Monday, December 07, 2020

Beyond the smoke and mirrors, a Brexit deal remains likely

Published in The Telegraph

Will this be the week when the shape of Brexit is finally settled? Yes, if the UK and the EU can agree their future relationship, to enter into force from the end of the “transition period”, on January 1, in a way that is legally clean.

But difficulties persist in three main areas: First of all, fisheries. Secondly, the EU’s demand for the UK to accept a “level playing field”, a regulatory “straight jacket”, in return for a degree of tariff-free market access. Thirdly, the question on how to police the terms of the deal: “governance”. On top of that, a deal is also needed on the implementation of the Northern Irish aspects of the “withdrawal agreement”, which entered into force early this year.

Irish foreign minister Simon Coveney has stated he is "more optimistic"; now about progress made by the so-called EU-UK Joint Committee here. This follows rumours that the UK would be prepared to drop elements from the UK Internal Market and Finance Bills, which the EU sees as violating the terms of the divorce deal, if an EU-UK free trade deal is concluded.

As always with these kinds of high-stake negotiations, everything is linked to everything else. When it comes to fisheries, the reports are that there has been progress over the past week, but no deal yet, despite some rumours on Sunday. France has now accepted that the EU will suffer reduced access to British waters, while there is also more awareness now in the UK that a no-deal would badly damage the fishing industry, particularly in Scotland, which relies heavily on being able to sell its fish to EU customers.

The EU is thought to be asking for 10 years of "unfettered" access to British waters while the UK is offering only a 3-year status quo on certain fisheries access so far. Even if both sides would somehow meet in the middle, concessions here will in any case be linked to concessions on the other sticking points.

The level playing field sticking point very much relates to the heart of the changes Brexit will bring about: to what extent will the United Kingdom still need to take EU regulation into account in return for receiving a degree of EU market access? In the EU’s ideal world, the United Kingdom would receive full market access, in return for taking over all of the EU’s relevant regulations, as Norway, Iceland and Liechtenstein do.

Given that this is a no-go, the EU now aims to impose some kind of level playing field straitjacket in return for a so far unknown degree of market access. Interestingly, Stefaan de Rynck, an advisor to Michel Barnier has stressed that there is a “huge difference” between 'no-deal' and a deal, especially for certain sectors like the car industry and agriculture. In my opinion, this means that UK-based manufacturing is likely to continue to enjoy a large degree of market access.

For car manufacturers, but also the chemicals and aerospace industries, it is of great importance that UK regulations covering products manufactured in the UK are recognised as “equivalent” by the EU, so these products can enter the EU, even if no tariffs were levied on them, something which seems likely, even with a degree of customs bureaucracy.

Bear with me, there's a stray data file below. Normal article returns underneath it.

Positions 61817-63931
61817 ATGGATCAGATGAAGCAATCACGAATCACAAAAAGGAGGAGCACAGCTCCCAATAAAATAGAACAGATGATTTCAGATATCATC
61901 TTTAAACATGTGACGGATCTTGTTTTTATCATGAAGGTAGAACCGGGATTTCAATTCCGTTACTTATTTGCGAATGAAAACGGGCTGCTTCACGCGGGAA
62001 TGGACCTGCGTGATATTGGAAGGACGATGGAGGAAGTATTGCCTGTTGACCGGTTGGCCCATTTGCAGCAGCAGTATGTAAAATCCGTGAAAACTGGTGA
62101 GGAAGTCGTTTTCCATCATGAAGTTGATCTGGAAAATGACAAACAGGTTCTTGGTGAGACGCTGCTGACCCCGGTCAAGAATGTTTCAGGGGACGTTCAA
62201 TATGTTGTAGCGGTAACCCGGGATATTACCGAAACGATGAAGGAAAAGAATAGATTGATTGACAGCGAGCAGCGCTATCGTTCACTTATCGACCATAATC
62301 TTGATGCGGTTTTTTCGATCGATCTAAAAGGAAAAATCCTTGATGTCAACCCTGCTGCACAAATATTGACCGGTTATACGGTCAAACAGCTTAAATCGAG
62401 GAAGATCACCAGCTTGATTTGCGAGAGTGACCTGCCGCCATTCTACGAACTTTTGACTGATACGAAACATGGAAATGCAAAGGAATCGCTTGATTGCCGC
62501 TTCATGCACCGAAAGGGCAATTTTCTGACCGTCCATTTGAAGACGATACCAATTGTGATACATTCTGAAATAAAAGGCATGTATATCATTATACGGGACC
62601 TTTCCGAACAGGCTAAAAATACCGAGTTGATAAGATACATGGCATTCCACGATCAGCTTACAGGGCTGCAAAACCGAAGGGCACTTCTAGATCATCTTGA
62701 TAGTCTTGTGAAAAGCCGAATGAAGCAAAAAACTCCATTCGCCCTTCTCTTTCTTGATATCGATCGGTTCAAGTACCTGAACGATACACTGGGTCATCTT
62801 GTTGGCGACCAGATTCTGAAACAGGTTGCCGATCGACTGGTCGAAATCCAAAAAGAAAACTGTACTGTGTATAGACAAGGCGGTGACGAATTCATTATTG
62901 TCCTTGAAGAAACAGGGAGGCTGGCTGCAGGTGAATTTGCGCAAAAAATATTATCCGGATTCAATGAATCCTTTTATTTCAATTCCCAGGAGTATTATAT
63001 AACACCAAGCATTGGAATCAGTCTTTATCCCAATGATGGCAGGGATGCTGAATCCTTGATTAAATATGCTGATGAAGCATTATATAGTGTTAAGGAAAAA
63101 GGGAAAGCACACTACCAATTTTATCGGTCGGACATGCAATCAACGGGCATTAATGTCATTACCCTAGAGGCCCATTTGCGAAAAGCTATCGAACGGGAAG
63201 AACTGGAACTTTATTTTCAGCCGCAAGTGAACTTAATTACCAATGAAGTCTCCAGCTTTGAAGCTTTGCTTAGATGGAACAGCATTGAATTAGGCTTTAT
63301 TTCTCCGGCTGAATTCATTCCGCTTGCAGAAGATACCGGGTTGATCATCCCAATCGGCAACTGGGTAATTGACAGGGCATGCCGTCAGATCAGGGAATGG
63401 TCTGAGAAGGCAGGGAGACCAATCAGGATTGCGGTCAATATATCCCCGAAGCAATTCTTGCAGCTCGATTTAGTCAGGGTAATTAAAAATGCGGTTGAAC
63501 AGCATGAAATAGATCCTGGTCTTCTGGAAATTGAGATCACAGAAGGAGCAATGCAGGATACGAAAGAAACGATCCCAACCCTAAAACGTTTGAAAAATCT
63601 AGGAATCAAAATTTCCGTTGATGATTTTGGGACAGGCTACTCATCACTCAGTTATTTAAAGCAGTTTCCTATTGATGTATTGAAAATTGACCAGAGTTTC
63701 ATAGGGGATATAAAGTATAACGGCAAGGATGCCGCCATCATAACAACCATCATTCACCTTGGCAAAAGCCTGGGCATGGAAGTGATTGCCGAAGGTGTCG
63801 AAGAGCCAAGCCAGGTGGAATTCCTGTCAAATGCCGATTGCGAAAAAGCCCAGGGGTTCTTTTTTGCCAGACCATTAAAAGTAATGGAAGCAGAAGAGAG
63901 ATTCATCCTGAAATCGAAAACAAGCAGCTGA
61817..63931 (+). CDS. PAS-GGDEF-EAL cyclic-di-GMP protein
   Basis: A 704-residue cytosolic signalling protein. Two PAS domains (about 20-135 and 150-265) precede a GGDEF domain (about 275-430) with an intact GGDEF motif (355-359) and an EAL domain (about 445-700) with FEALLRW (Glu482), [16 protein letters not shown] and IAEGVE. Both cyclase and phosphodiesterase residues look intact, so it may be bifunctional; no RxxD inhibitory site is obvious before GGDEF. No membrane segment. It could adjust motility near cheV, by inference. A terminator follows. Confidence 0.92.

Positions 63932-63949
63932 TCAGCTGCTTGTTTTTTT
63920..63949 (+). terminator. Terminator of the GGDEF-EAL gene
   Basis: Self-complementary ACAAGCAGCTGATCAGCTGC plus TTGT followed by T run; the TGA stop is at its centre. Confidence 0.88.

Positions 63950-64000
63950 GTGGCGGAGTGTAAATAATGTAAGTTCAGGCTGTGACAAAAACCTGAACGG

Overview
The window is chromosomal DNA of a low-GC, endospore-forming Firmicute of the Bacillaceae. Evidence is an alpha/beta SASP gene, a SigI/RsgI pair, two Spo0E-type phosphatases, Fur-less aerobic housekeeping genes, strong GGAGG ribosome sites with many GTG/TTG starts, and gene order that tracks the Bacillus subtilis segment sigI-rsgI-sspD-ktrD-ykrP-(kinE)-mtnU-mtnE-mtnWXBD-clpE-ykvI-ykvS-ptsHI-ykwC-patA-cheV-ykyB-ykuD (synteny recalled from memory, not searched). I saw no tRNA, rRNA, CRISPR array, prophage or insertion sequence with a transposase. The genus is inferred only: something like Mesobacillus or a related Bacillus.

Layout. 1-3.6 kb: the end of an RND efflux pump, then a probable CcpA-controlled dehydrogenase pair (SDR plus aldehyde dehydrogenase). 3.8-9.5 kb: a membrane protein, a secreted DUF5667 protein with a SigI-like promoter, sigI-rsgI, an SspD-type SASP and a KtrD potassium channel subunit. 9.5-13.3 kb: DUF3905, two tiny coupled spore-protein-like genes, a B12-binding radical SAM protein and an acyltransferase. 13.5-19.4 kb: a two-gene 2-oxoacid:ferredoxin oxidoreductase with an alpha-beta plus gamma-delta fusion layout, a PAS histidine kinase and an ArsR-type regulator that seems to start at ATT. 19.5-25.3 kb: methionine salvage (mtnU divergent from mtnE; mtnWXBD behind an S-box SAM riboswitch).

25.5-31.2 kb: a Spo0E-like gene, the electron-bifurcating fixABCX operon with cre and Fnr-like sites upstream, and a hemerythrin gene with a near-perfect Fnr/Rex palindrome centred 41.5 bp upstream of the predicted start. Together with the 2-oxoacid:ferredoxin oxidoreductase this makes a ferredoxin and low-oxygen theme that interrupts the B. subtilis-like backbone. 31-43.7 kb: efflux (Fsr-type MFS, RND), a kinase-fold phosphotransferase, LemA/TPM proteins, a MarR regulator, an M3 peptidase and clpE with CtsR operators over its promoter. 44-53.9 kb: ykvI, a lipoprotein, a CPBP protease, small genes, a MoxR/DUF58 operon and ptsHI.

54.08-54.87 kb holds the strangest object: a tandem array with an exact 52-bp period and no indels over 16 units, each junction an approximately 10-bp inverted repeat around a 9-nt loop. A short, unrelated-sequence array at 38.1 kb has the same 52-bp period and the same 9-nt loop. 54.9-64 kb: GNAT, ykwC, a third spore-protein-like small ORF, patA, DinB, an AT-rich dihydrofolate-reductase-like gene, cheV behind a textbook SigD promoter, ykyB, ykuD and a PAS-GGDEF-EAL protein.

Equally, for EU food or textile producers, it’s very important that the UK accepts EU standards of production, even given the absence of tariffs. Switzerland enjoys proper EU market access for manufacturing, but not for financial services, and this is in line with Switzerland taking over most EU rules for the former sector but not for the latter.

A likely compromise between the EU and the UK could involve the EU agreeing to water down the scope of its “Level Playing Field”, meaning that the UK would accept some concessions, mainly on state aid, but not so much on environmental and social standards, which are typically quite uncompetitive in the EU.

In return, the UK would probably give some way on the core Brexit question: “governance”. This concerns the degree to which the promises made by the UK can be legally enforced: through an arbiter, or not? With a means for the EU to punish the UK by restricting market access if it violates the terms agreed? Through a unilateral EU decision or not? Those questions are of prime importance for the EU, and to the extent there will be points of EU law to be interpreted –  the EU is legally required to demand that only its own top Court - the European Court of Justice – is able to settle those questions.

In a nutshell: as long as the EU agrees to a watered down straitjacket and the UK to a binding way to enforce this, a deal will be agreed. Given the high stakes, with Covid continuing to plague the economies on both sides of the Channel, one would expect both sides to make an extra effort to avoid the damaging effects of a 'no-deal' outcome. That this would not be a rosy prospect for Britain, which would suddenly risk tariffs on half of its trade, has been widely accepted, but also for EU member states, it would mean massive economic damage at a most unwelcome time.

Germany would face a cost of 8.2 billion euros in annual exports, thousands of fishing jobs are at stake in the coastal member states and Ireland could potentially face even more damage than the UK itself, while it may even face extra checks on its exports to other EU countries, in the absence of a Northern Irish border.

Perhaps even more troubling than all the economic damage is that diplomatic ties would be hurt, at a time when the EU is witnessing ever greater political tensions between East and West, North and South. With all that in mind, EU leaders and especially Prime Minister Boris Johnson are likely to prefer to push through and seal a deal.


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